IRS-240px-104642214Cullifer v. Commissioner, 2014 Tax Ct. Memo LEXIS 204 (Oct. 7, 2014)

In a multilayered tax shelter case, the IRS used the theory of transferee liability to pursue a $9 million claim against the petitioner in connection with the sale of company assets and company stock. Since the applicable transfer liability statute merely provided a remedy, but did not impose liability, the IRS used state law to establish an independent basis of liability. In particular, it relied on Texas fraud statutes to argue the company, through the petitioner, made unlawful asset transfers. Solvency analyses from experts played a key role in the court’s determination of whether there was fraud and whether the transactions left the company insolvent.

Minimizing tax liability. In the early 1990s, the petitioner rehabilitated an old plant to make it suitable for storing ammonia and, eventually, other chemicals. He was the sole officer and director and in 1996 became a 50% shareholder. A Canadian corporation owned the remaining 50% interest. The storage company was incorporated in Texas and did business there. Starting in 2000, the petitioner, who by then worked mostly remotely from Florida, where he owned other businesses dealing in commercial real estate, was looking to sell the facility. He made contact with MidCoast Investments, which was in the business of pursuing corporations “suitable for conversion into the asset recovery business.” It promised to “help buyers and sellers achieve the best of both worlds” by buying a company shortly before or after its sale of assets and using high-basis, low-market-value assets—e.g., charged-off receivables—to offset the taxable gain from the asset sale. It also would pay sellers a premium calculated on the size of the taxable gain.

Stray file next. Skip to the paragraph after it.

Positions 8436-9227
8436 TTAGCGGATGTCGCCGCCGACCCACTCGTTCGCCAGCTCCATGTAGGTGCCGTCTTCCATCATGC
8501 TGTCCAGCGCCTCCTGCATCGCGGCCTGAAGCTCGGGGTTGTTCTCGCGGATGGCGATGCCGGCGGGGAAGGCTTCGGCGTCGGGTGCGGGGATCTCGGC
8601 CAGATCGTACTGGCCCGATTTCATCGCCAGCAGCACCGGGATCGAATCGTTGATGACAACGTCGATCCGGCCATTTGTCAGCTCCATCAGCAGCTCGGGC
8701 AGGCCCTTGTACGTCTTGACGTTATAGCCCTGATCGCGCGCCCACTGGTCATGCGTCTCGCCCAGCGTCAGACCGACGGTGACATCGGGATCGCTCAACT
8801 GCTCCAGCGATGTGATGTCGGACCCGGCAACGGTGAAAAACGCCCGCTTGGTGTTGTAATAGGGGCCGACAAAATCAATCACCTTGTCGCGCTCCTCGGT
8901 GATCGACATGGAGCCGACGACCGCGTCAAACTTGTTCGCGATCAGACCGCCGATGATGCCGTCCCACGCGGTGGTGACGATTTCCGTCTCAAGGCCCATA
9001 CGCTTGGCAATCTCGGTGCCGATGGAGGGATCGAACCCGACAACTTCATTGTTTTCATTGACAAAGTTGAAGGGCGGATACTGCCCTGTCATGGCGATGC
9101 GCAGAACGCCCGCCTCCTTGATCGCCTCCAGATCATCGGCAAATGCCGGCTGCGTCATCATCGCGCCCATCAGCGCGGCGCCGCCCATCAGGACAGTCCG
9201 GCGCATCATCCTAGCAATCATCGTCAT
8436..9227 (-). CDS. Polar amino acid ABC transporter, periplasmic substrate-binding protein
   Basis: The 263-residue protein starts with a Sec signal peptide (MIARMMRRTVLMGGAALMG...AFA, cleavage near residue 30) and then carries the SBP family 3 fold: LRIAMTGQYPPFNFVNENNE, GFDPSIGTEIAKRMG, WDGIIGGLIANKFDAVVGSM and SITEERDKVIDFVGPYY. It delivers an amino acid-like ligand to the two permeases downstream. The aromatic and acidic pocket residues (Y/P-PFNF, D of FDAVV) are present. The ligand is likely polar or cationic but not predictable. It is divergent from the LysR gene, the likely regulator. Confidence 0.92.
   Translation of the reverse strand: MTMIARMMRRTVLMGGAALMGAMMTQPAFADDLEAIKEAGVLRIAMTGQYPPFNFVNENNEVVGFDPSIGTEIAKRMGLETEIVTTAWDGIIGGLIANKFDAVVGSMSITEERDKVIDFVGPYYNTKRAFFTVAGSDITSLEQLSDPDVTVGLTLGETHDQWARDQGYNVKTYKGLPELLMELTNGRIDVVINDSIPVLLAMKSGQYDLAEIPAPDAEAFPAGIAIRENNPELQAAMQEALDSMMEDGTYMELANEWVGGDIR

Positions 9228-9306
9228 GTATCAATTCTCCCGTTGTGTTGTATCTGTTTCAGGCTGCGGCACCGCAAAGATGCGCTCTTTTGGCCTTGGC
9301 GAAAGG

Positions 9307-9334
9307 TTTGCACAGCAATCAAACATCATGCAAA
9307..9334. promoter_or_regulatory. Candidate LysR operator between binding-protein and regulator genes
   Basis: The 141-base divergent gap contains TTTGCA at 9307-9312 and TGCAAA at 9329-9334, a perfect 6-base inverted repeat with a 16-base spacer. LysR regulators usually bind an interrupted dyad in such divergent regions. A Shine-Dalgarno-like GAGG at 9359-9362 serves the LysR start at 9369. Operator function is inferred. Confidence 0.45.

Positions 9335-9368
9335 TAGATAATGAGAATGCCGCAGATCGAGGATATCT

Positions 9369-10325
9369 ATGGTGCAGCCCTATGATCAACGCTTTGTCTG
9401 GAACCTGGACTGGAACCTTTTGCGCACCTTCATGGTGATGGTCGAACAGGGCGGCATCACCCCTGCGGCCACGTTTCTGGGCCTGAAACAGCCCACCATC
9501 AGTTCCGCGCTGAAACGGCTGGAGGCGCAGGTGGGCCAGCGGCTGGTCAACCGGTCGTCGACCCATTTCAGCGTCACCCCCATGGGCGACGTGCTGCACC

In June 2004, the petitioner sold all the company’s operational assets, as well as intangible assets, to a third party. The company retained its preclosing liabilities, including environmental liabilities. At the same time, the petitioner signed a noncompete agreement with the acquirer that prevented the company from working in the ammonia storage and handling business for 10 years. In exchange, he received $1.5 million. As a result of the sale, the company had no operating assets and no ability to function as an ammonia facility. The buyer also hired half of the company’s employees.

While the asset sale was in the works, the petitioner prepared the way for a stock enhancement transaction. He caused the company to transfer many of its remaining assets to entities that were under his control or the control of the other shareholder. He agreed with MidCoast that the latter would buy 100% of the company stock at a $3.76 million premium—about 50% of the assumed capital gains tax liability stemming from the asset sale. He performed minimal due diligence related to the stock sale. He also became the 100% shareholder of the company, which he then caused to declare a special dividend to him in the amount of $3.73 million.

Subsequently—but prior to the stock sale—the company’s accounting firm calculated the federal and state tax liabilities without checking the books for accuracy. By its estimation, the company’s assets were worth $6.23 million, and its liabilities amounted to $6.5 million. Federal income tax was almost $6 million, and Texas franchise tax was almost $750,000. The accountants did not reduce the taxable income by the Texas tax amount because it was not deductible until paid.

The stock sale took place in late August 2004. MidCoast had set up a holding company as the buyer. An attorney cautioned the petitioner about the risk of not making MidCoast itself a party to the agreement. MidCoast paid the petitioner about $3.5 million and paid $275,000 to the petitioner’s advisor for his investment banking fees. Pursuant to an agreement, the holding company was to be responsible for the state and federal income tax liability accompanying the stock sale. The petitioner did not report income from the sale on his personal federal income tax return.